The small kitchen-size extinguishers are OK for a garage, but you are much better off with a large unit that is capable of putting out a bigger fire. Depending on the size of your garage/shop, you may want multiple units. In my shop, I have one on every wall, near the exits and near the major machinery. It is just good planning. If anyone works with you in the shop make sure they also know where all the fire extinguishers are located in case you aren’t nearby.
If you take safety seriously, then you should not have to worry about getting seriously injured in your shop. Take these precautions and ensure that you can enjoy your garage for many years to come. Over time they will just become habit. You can also help set a good example for other up and coming DIYers.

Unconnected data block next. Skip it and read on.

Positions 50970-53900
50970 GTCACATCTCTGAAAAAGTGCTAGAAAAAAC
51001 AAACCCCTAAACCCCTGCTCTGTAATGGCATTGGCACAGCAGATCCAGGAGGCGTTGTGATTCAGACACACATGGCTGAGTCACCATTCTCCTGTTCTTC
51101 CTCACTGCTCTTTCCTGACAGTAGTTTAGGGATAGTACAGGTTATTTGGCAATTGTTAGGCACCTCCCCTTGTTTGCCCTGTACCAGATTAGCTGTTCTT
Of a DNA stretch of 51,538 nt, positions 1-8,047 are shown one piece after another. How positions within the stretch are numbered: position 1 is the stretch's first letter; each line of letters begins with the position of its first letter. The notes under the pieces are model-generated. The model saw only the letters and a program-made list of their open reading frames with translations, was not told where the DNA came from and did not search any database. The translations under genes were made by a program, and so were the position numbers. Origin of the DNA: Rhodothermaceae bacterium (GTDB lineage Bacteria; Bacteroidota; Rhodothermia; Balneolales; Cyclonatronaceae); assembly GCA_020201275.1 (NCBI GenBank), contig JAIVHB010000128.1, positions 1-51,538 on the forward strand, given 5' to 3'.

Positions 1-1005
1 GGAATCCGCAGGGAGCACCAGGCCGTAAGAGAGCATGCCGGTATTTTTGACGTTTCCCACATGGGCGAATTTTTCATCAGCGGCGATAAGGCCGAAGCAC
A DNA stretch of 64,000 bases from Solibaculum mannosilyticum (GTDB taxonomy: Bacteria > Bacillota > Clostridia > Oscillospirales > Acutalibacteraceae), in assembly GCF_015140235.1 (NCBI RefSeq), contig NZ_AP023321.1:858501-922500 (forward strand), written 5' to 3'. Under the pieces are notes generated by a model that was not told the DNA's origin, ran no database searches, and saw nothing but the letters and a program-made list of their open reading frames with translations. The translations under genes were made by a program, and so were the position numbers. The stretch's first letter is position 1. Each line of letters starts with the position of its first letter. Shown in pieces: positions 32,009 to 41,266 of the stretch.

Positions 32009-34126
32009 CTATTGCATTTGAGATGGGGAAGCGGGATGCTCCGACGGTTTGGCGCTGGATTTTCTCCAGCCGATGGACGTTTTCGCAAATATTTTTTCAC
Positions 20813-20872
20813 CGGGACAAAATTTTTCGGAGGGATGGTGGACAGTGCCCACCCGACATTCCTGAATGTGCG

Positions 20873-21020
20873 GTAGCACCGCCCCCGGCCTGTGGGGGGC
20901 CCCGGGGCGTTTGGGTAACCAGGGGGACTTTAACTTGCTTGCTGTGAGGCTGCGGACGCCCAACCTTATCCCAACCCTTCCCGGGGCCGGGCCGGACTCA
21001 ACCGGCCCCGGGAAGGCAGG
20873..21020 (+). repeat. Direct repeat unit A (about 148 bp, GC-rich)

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Jefferson Bryant View All
A life-long gearhead, Jefferson Bryant spends more time in the shop than anywhere else. His career began in the car audio industry as a shop manager, eventually working his way into a position at Rockford Fosgate as a product designer. In 2003, he began writing tech articles for magazines, and has been working as an automotive journalist ever since. His work has been featured in Car Craft, Hot Rod, Rod & Custom, Truckin’, Mopar Muscle, and many more. Jefferson has also written 4 books and produced countless videos. Jefferson operates Red Dirt Rodz, his personal garage studio, where all of his magazine articles and tech videos are produced.